Attendees will dialogue about the issues that need to be tackled first by the new Denver mayor.
RSVP here! For the Forum on Faculty Workload
Forum on Faculty Workload
Please join us for our open forum on faculty workload. Faculty and staff are encouraged to attend either in person or virtually. Interim Provost, Dr. Marie Mora, and Faculty Trustee, Dr. Meredith Jeffers, will give a 10-15 minute update from the Workload Taskforce on data and timelines before we open the floor for discussion. This is a space to be authentic and candid. Faculty and staff will have the opportunity to ask questions, raise any concerns, and engage in constructive dialogue.
Discussion Facilitator: Dr. Katia Campbell, Professor and Chair of Communication Studies, Founder and Co-Facilitator: MSU Denver Dialogues Program, co-lead: Strategic Communication Working Group
Communication Systems and Plans Lead: Andrea Smith, Associate Vice President of Strategic Communication and co-lead of the Strategic Communication working group on the Cross-Functional Workload Task Force.
What is Dialogue?
Conflict is a normal part of life. But it is not always a comfortable one. Lean into the discomfort and join us to dialogue about difficult topics in a meaningful way.
Dialogue is not debate or discussion. Rather, dialogue is a process where we invite inquiry, explore differences, and build shared understandings. In our campus community, the Dialogues Program brings together students, faculty, and staff to participate in small-group facilitated dialogues. Dialogue brings people together to deeply engage in listening, sharing our lived experiences, and challenges us to think about different perspectives other than our own. Above all, dialogue is about having a space to learn from each other despite differences and to create change by talking about action. Dialogue at MSU Denver is modeled after Intergroup Dialogue from the University of Michigan, which is a social justice approach bringing individuals together who share different identities and experiences together to dialogue.
You can download a Dialogues Program Overview document here: Dialogues Program Overview (PDF).
The Dialogues Program is a joint partnership between the Department of Communication Studies and the Dean of Students Office.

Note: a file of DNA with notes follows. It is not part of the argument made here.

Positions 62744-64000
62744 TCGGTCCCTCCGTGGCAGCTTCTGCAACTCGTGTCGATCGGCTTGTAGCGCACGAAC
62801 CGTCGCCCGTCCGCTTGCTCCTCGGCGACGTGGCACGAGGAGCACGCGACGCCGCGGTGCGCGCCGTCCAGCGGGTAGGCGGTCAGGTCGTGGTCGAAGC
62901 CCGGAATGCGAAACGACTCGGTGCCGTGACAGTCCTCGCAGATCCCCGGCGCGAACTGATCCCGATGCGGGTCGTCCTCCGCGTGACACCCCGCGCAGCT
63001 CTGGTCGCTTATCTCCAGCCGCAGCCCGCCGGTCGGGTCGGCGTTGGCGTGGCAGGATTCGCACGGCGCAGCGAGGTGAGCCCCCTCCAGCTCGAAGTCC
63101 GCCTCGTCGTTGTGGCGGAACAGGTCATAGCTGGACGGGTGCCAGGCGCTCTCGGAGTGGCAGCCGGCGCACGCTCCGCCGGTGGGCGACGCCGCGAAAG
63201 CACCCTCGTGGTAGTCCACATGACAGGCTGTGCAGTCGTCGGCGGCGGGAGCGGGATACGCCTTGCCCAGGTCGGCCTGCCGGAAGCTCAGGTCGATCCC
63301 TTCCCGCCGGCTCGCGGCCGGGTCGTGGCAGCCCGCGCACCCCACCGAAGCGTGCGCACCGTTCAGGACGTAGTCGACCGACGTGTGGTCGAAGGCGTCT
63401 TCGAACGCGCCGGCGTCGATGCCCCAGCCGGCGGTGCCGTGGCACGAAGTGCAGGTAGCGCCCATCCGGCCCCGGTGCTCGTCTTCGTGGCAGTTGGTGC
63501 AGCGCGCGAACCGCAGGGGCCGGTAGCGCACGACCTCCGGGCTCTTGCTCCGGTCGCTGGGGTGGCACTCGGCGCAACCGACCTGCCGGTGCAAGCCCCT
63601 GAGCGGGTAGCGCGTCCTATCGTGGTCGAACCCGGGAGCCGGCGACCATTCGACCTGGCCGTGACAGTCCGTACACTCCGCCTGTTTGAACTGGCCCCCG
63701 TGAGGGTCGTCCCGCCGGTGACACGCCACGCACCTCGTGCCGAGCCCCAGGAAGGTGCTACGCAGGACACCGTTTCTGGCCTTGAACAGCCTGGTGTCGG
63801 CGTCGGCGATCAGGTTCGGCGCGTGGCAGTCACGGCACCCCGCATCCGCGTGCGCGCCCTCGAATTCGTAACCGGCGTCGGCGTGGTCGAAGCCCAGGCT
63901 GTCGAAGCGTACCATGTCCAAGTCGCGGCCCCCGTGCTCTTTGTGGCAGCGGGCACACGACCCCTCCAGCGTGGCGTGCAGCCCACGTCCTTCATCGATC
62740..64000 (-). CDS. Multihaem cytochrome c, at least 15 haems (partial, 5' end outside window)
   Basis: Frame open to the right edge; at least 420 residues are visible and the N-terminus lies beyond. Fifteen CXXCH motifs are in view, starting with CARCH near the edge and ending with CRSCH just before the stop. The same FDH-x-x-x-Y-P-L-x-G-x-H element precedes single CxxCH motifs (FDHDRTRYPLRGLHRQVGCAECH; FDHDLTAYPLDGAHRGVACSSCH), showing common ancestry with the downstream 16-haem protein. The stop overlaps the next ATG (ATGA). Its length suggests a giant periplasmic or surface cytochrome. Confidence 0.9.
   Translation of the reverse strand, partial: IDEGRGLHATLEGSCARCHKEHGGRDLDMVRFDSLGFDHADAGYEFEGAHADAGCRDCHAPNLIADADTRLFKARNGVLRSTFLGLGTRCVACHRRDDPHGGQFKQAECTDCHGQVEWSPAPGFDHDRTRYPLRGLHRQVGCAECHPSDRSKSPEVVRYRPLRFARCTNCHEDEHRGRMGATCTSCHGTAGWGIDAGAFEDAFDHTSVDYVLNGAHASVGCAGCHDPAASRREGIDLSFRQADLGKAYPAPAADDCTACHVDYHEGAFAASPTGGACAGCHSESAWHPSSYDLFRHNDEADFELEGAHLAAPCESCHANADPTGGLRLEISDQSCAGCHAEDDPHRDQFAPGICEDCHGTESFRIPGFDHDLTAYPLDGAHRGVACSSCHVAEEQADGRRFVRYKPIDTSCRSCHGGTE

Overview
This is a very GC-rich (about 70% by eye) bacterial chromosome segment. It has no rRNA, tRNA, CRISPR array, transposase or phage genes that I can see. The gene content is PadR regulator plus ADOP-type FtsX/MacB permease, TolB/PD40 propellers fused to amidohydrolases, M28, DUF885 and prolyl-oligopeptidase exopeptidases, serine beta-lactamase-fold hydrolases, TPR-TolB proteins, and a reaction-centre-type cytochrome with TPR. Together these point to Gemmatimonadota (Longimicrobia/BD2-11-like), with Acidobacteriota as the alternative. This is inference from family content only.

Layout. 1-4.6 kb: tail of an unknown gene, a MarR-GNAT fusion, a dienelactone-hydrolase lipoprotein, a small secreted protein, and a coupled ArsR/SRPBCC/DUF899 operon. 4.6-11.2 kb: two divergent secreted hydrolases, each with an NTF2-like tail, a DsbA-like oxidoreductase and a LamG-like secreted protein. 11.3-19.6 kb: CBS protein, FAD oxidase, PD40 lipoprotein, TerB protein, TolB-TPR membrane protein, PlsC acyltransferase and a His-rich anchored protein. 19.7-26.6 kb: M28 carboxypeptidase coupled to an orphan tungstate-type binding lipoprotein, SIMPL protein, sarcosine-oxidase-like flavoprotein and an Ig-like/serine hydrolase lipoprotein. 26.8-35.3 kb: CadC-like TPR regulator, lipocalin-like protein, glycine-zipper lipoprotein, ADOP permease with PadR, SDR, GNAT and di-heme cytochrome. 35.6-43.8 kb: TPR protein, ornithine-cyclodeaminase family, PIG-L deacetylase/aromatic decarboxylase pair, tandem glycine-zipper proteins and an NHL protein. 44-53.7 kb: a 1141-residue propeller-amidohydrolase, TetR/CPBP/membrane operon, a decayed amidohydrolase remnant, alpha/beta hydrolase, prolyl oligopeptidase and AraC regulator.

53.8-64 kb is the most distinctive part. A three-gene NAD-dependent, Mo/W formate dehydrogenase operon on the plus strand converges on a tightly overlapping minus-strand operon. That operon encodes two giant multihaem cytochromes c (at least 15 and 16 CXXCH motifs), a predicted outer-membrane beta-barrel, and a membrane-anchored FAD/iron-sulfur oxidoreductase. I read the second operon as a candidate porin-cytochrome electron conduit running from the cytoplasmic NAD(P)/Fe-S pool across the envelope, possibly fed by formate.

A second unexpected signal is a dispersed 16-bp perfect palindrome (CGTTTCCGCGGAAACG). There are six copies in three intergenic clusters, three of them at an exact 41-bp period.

Attend MSU Denver's 1st Dialogue & Civic Engagement Week!
March 27 - March 31
Attend a debate between student teams on the Mayor's Priorities!
This team-based debate will focus on what the next Denver Mayor should focus on once they enter office.
Denver has not had a new mayor since 2011 and there are many issues affecting this year’s packed ballot, including housing, homelessness, economic development in our “post-pandemic” community.
Student Teams from Denver Urban Debate League, Diversity & Communication in the US, and the Leftist Book Club will present and defend their cases for what Denver’s next mayor should prioritize. Mayoral candidates are invited, and there will be food!
Tivoli Adirondacks (440) or Zoom Livestream
Wednesday, March 29 | 3:30 – 5:30PM
Civility is a common theme in election season. What should we make of it?
Additional Dialogues & Civic Engagement Week Events
Student Exchange Dialogue: MSU- Denver & UNC Greely | March 28
Pop Culture, Social Identities & Dialogue | March 30 | Come by Central Classroom 110!!
Enjoy a more informal hang out to wrap up Dialogue & Civic Engagement Week
at the Tivoli Brewery
More on Dialogues:
All dialogues are different. As a participant in dialogue, you may engage in a facilitated discussion, self-reflection, small group discussions, and activities. Typically, dialogue consists of about 15 people with 2 facilitators. The facilitators will have a plan for the flow of dialogue, but ultimately it is up to the participants on where it goes.